Additional Resources
Please note– this post is just a discussion of my experience and I am far, far, far from an expert and am still learning myself. If you are interested in growing American chestnuts, I recommend the following references:

TACF Fact Sheet – How To Grow Your Chestnuts
Growing Chestnuts From Seed – Long Instructions from Meadowview Research Farm
Growing Chestnuts From Seed – Quick Instructions from Meadowview Research Farm
The Chestnut Growers Mailing List (Great resource for questions and answers)

For more information of donating to or becoming a member of The American Chestnut Foundation, visit:
http://www.acf.org

December 6, 2010 at 1:00 am 11 comments

Wedding – American Chestnut

In 2008, I visited one of the research farms of The American Chestnut Foundation and learned about their backcross breeding effort to restore the American chestnut. It’s hard work! Innoculating trees, evaluating blight resistance, pollen collection, flower bagging, meticulous hand pollinations and fall harvests of the spikey burs. After 25 years, all that effort produced the B3F3 generation. Dubbed the “Restoration chestnut”, the trees are 15/16th American and potentially blight resistant. But keep in mind– blight resistance isn’t enough for the trees to rebound in the wild. There’s a very good reason why we couldn’t just throw some Chinese chestnuts in the Appalachians and wish them well. Chinese chestnuts don’t grow fast or tall enough to compete with the likes of tulip poplars and other forest trees. To be successful, the trees would need American growth characterstics with the Chinese blight resistance.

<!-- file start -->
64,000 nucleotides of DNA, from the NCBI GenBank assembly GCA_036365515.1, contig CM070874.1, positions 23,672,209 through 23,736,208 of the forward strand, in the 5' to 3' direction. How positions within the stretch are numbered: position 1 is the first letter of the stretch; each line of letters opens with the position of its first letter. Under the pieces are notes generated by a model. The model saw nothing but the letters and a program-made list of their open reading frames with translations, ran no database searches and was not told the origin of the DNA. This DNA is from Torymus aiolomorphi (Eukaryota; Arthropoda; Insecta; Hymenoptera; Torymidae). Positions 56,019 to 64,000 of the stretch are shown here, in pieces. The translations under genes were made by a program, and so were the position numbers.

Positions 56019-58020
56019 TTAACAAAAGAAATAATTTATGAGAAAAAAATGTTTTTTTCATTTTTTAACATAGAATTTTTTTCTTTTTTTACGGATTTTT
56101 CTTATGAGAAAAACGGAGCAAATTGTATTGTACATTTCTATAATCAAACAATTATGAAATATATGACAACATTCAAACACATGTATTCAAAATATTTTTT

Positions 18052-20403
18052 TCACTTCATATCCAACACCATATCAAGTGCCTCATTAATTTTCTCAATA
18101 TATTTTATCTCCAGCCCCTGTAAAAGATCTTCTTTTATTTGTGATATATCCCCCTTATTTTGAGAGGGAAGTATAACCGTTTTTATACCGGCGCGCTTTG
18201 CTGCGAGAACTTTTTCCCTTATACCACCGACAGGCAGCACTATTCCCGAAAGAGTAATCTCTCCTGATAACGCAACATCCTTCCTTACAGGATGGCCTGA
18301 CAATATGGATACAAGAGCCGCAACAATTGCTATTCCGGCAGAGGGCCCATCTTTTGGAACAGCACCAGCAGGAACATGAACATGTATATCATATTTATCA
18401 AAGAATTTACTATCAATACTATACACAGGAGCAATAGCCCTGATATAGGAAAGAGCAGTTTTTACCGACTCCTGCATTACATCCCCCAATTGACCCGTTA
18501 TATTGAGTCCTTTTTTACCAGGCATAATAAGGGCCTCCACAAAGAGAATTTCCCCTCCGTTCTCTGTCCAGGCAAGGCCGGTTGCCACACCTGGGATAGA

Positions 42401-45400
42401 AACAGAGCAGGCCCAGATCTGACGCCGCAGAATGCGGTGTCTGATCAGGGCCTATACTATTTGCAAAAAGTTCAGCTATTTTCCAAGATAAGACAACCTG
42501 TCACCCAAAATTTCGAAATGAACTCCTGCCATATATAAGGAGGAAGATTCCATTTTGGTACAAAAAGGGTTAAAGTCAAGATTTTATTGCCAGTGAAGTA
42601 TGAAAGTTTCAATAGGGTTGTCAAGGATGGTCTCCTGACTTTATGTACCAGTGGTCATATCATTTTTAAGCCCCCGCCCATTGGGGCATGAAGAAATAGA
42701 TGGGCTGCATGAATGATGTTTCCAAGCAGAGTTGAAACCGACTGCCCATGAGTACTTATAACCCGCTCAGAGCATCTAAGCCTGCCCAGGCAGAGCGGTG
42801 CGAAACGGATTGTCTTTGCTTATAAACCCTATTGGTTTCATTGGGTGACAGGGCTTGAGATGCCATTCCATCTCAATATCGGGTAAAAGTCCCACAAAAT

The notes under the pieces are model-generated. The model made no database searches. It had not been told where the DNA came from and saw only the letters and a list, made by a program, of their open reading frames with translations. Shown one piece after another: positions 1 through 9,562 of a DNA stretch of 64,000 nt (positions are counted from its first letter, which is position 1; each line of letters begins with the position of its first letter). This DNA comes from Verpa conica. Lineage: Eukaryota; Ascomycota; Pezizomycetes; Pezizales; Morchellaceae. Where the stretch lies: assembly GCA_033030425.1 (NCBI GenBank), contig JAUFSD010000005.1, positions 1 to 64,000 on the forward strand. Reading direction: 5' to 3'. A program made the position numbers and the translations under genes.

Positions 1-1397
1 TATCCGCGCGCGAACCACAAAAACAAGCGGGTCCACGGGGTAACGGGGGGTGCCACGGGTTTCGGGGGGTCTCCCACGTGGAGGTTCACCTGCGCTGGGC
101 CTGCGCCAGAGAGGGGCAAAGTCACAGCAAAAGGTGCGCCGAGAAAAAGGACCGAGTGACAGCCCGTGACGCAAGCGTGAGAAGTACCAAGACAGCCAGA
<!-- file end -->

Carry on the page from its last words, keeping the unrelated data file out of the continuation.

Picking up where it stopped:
Does the B3F3 generation have what it takes? Does it have the winning combination of Chinese and American traits? To help answer that question, The American Chestnut Foundation invited its Sponsor Members to become a part of their science team. Last March, Sponsor Members were able to receive two Restoration chestnut seeds to grow, measure and report on.